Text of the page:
Volunteers Make A Big Difference At Quail Ridge Golf Course 

Kathy Orr / Baker City Herald Twenty-two trees will accent and offer shade at the Quail Ridge Golf Course. A Saturday work party of volunteers included, from left, Larry Smith, John Echeverria, Colt Nudd, Ron Ulrey, Chuck Peterson and Greg Brinton.

By Lisa Britton

For the Baker City Herald

About 20 volunteers braved a chilly wind and gray skies Saturday morning to help plant 22 new trees at Quail Ridge Golf Course.

“No one asked them — they just heard we were planting and showed up,” said Bill Tiedemann, general manager.

He and Jeff Stahman, superintendent of the city-owned course at 2801 Indiana Ave., are thankful for the countless hours logged by volunteers on projects — filling divots, removing weeds, planting flowers and more — throughout the 140-acre, 18-hole course.



Unexpected Test

Panic Alarm Accidentally Activated Wednesday At Brooklyn School

S. John Collins / Baker City Herald Doug Dalton, right, District 5J business manager, explained to a few parents of Brooklyn Primary students that the school's security alarm system was activated accidentally Wednesday morning. He was joined by District 5J Superintendant Walt Wegener, left, and personnel from the Sheriff's Department and Emergency Management.

By Chris Collins and Jayson Jacoby

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This e-mail address is being protected from spam bots, you need JavaScript enabled to view it

An unexpected test of the panic alarm system at Brooklyn Primary School sent about a dozen law enforcement officers and other emergency service workers to the school Wednesday morning.

Fortunately, it was a false alarm and the children and staff inside the building were never in any danger.

Conifer Classroom

Sixth-Graders Attending Outdoor School

S. John Collins / Baker City Herald The Forestry station at the outdoor school Tuesday finds Dakota Rilee boring into a tree to take a core sample. He traded off with Kyler Hester, left. In background at right is instructor Logan McCrae, Stewardship Forester with the Oregon Department of Forestry in Baker City. Students also learned about forest health and environments.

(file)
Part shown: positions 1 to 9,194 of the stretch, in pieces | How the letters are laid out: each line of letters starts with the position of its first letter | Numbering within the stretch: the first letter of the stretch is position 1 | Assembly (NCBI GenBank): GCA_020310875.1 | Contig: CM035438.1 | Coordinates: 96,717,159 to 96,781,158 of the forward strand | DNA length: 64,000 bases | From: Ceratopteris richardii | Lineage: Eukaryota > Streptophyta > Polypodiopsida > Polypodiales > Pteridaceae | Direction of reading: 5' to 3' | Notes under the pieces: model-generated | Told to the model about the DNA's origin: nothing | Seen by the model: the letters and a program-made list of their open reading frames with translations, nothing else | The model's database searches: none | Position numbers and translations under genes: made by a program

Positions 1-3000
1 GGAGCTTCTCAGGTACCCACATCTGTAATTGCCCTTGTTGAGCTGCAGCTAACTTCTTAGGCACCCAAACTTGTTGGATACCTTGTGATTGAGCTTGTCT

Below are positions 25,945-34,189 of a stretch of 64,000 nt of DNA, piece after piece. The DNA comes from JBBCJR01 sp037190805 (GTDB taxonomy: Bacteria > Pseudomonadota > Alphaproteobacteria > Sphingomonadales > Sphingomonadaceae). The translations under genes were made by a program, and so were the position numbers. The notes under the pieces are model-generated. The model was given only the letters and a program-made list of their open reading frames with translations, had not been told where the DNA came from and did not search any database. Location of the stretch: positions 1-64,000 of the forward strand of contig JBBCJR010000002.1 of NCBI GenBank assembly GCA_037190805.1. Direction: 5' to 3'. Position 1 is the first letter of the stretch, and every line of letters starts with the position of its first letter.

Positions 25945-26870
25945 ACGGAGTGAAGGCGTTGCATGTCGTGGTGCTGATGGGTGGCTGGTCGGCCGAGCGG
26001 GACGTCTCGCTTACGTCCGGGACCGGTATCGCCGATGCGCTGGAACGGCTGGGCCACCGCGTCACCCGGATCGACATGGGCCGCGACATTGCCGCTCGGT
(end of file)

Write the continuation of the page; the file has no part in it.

By Chris Collins

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Baker and Haines sixth-graders got a chance to play dress up at Outdoor School this week as part of learning what it takes to be a wildland firefighter.

The students stepped into the yellow flame-resistant Nomex clothing required of Forest Service crews and strapped on backpacks filled with supplies that the firefighters carry.

Human remains tentatively identified

Human skeletal remains found in the Marble Creek area Friday, Sept. 19, 2014, have tentatively been identified as Brandon Cody Marshall, 39.

The remains have been sent to the Oregon State medical examiner for positive identification, according to a press release from Baker County Sheriff Mitch Southwick.

This was a non violent death and there is no concern for public safety.

Marshall was known to have been camping and living in the woods and although he had no known address he had lived in the Baker City area.

Brooklyn School briefly on lockdown, but no threat, police say

Brooklyn School was briefly on lockdown this morning but there was no “active threat” to the school, Baker City Police Lt. Kirk McCormick said.

At press time this morning police were trying to figure out whether there was an emergency alarm malfunction, or an alarm was accidentally activated.

Police officers, firefighters and the city’s public works departments all responded to the school, which houses kindergarten through third grades at 1350 Washington Ave.

Police confirmed that there was no emergency and began leaving the school around 9:20 a.m.

Police responded after an emergency alarm was activated.

All school staff have alarm devices with them.

It’s not clear whether someone accidentally pushed the alarm button, or the system malfunctioned.

Students were kept inside their classrooms while police were inside the building.